Australia v England
Continued commentary on the fourth day of the First Test at the Gabba in Brisbane. 'Approximatetimes Highlights of the fourth day's play are on BBC2 at 11.10pm tonight
From Queen Camel in Somerset.
2/3. Carolyn Quinn reports on the campaign to restore the link between the state pension and earnings. Repeated from Wednesday
The Project of Individuality. Irish poet and philosopher John O'Donohue considers the possibilities of individuality, in the light of people seeing, feeling or meeting the world from different perspectives. Producer Ronni Davis Repeated at 11.30pm
8/9. Elinor Goodman announces the winners of the BBC Radio Food and Farming Awards. Producer Steve Peacock
A round-up of the week's religious and ethical headlines. Series producer Amanda Hancox
Lord Coe appeals on behalf of the Progressive Supranuclear Palsy Association.
Donations: Freepost BBC Radio 4 Appeal, marked PSP on the back of the envelope: Credit cards: Freephone [number removed] Producer Sally Flatman Repeated at 9.26pm
With the first Ashes Test in full swing, Nigel Swinford takes a look at cricket as a metaphor of life. With Grace Sheppard , widow of the bishop and ex-England cricket captain the Rt Rev Lord Sheppard, and the voice of Test Match Special commentator Christopher Martin-Jenkins . Simon Lole directs the Daily Service Singers. Producer Philip Billson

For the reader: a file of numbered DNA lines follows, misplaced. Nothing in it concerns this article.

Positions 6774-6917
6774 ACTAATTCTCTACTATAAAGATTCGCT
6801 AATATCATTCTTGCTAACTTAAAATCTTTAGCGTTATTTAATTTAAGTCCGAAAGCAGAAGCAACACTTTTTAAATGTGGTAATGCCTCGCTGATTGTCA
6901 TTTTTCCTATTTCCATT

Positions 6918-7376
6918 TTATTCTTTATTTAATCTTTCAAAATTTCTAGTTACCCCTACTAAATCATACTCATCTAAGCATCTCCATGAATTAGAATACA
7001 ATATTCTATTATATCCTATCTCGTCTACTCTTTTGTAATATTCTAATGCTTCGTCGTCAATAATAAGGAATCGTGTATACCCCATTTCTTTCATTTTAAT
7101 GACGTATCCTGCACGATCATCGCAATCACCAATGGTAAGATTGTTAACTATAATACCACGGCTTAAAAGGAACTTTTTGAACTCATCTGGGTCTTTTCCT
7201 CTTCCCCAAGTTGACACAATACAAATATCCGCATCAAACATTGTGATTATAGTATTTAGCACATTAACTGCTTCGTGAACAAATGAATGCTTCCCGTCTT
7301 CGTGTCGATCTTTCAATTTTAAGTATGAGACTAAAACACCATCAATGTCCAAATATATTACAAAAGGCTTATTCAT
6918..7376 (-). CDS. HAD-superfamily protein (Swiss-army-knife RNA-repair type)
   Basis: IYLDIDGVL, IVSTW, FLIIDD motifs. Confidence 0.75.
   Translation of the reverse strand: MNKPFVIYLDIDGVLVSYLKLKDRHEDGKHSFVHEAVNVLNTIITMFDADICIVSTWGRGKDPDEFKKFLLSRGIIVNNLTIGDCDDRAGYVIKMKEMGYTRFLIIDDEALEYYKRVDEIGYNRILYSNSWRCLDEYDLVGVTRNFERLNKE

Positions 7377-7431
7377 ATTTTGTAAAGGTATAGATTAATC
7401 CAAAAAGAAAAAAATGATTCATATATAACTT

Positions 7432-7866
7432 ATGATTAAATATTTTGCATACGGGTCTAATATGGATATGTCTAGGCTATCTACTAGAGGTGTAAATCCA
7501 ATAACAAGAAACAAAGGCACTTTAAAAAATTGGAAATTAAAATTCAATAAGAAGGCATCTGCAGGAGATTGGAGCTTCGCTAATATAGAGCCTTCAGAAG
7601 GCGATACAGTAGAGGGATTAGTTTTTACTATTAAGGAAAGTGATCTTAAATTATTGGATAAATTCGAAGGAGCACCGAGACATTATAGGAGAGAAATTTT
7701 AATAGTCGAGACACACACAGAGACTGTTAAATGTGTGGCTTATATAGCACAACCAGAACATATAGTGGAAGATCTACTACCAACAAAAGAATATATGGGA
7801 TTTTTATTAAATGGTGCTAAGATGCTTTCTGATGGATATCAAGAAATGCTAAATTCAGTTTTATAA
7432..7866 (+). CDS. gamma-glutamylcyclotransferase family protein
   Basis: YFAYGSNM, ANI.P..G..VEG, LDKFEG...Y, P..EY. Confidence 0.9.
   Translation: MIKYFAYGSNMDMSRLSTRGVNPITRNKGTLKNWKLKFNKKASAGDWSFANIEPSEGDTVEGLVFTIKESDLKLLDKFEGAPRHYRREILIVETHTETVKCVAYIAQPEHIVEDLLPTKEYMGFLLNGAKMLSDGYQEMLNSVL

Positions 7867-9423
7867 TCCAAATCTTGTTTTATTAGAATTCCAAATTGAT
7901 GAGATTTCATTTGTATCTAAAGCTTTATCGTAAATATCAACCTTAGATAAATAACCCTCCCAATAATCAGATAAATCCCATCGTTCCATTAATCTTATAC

Paddy O'Connell discusses the week's news. Editor Peter Rippon
Matt Lucas , star of Little Britain, chooses the eight records he'd take with him to the mythical desert island. Presented by Kirsty Young. Producer Leanne Buckle Repeated on Friday at 9am
Australia v England
Commentary on the final day of the First Test in Brisbane.
2/6. Jeremy Hardy joins regulars Barry Cryer ,
Graeme Garden and Tim Brooke-Taylor at the Southport Theatre. Humphrey Lyttelton presents. Repeated from Monday
BBC Radio Food and Farming Awards
Gordon Ramsay , Jamie Oliver. Marcus Waring and Ainsley Harriott assist Sheila Dillon in revealing the winners of this year's awards.
Producer Rebecca Moore Repeated tomorrow at 4pm
With Shaun Ley. Editor Peter Rippon